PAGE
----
221 days

The seven week gap since the last entry reflects the increased amount of running around, design work and organisation that fills my time on top of the four day building week. So not enough time to update the blog, but needless to say plenty has been going on and good progress made.

The picture shows the companionway that Mark has been building in his workshop which has now been put in position. It's a masterpeice of joinery in some of the reclaimed teak.
Going through the companionway we now have steps going down onto the engine box and another couple fom there to the sole. These are all made but out for painting and varnishing at the moment.

The cockpit has also progressed. The teak has been bonded to the glassed ply and then the seams have been filled with sikaflex and sanded back. The cockpit well has been painted in two pack paint so that it won't need repainting every couple of years. The backrest will be varnished, the seats and the capping will remain bare. (see pic in deck gallery)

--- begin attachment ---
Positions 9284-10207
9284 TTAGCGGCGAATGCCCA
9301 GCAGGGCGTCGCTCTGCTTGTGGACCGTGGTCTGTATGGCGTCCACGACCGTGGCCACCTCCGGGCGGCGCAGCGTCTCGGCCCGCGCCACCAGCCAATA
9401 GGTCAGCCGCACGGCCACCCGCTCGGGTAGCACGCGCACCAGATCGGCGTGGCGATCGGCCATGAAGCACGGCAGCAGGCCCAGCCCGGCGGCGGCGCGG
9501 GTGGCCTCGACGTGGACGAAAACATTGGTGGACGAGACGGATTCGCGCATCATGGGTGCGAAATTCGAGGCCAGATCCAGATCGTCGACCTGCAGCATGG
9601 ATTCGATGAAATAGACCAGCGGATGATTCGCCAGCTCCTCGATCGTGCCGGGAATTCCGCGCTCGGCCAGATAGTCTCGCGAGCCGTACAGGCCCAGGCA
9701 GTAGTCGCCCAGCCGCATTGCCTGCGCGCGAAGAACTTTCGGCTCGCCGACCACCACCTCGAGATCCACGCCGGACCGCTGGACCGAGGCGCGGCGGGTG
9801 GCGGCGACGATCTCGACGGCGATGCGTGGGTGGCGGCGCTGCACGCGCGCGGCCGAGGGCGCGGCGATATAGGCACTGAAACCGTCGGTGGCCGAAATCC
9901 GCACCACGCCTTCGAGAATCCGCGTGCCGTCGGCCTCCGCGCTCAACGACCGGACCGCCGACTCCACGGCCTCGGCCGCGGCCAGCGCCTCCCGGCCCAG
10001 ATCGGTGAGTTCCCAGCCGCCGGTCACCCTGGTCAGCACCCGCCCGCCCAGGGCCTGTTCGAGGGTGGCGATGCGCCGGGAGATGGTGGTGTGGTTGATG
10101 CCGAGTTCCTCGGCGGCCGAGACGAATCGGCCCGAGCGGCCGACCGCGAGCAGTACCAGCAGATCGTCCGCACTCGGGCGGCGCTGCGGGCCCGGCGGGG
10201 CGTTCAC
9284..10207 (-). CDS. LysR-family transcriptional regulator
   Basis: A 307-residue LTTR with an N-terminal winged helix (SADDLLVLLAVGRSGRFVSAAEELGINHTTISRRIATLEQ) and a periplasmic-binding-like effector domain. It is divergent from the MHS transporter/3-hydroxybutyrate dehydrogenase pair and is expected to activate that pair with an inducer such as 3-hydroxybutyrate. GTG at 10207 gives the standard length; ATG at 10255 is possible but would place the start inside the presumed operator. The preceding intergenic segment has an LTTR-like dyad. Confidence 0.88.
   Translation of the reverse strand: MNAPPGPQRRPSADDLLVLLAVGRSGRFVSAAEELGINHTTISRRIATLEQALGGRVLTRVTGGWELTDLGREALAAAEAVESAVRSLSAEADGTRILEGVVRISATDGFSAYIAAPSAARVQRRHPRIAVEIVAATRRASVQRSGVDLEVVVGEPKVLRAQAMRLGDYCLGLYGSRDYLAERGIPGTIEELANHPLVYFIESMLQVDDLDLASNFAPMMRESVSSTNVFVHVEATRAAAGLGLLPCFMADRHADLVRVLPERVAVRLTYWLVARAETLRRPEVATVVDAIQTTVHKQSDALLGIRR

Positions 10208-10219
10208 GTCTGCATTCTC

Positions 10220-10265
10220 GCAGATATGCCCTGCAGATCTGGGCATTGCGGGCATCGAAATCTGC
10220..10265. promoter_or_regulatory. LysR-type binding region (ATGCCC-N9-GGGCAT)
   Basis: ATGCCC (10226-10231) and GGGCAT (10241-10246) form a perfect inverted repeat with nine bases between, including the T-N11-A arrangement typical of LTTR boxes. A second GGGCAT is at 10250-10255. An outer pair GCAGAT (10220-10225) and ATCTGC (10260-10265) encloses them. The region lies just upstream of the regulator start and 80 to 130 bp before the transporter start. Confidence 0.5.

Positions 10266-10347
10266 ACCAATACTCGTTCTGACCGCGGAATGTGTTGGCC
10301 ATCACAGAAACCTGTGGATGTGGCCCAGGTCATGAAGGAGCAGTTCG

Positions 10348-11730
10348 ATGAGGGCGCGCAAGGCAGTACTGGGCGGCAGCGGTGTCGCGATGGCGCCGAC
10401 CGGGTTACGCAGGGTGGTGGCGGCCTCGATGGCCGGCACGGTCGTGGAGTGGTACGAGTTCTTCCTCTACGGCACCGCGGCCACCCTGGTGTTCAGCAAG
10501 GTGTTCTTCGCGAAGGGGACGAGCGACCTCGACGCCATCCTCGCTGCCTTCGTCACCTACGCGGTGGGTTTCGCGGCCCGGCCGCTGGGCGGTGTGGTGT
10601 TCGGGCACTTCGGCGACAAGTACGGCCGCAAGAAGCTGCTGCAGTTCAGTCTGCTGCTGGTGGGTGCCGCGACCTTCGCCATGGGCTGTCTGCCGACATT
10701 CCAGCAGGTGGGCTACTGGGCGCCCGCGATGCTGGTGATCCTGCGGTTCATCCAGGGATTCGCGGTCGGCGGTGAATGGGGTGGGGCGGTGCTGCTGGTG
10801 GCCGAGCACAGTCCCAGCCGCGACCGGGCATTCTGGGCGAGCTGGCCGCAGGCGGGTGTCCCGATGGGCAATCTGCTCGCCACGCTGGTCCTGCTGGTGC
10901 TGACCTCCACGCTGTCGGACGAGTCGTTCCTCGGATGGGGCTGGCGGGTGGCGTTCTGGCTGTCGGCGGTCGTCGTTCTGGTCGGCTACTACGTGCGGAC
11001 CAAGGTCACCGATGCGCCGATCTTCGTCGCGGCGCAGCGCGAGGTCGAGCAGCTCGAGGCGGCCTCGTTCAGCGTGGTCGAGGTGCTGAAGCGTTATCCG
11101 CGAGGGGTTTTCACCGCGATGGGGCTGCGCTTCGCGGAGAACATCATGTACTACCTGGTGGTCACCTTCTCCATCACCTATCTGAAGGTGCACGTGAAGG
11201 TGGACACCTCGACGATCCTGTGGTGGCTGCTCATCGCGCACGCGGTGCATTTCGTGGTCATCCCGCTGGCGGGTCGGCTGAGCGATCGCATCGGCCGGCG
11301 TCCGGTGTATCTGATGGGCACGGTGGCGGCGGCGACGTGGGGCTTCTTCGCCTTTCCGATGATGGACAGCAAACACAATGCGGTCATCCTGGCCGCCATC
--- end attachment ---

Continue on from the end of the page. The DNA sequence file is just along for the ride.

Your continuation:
One of the jobs we're leaving until next winter is the navigation station so we've built a temporary one in plywood for use this summer (see interior gallery). Chart table seat and mounting boards for instruments and switch board etc..

With the exception of the spars most of the woodwork has been finished and we've moved on to the metalwork stage. Last week we cut the stemhead fitting, stem band and keel band from a sheet of 8mm steel. We borrowed a plasma cutter from Dan Harding (thanks Dan ) for the cutting and this week we'll be welding them up and sending them off for galvanising. Some other fittings we'll be fabricating from mild steel others we're having made by Richard Hingley, a blacksmith, who has already made the chainplates and deadeye rings. More pictures of these when they return from the galvanisers.

Getting quality timber for the spars has been a bit of a problem but we have some douglas fir being delivered tomorrow which should do the job and work will begin straight away on the bowsprit.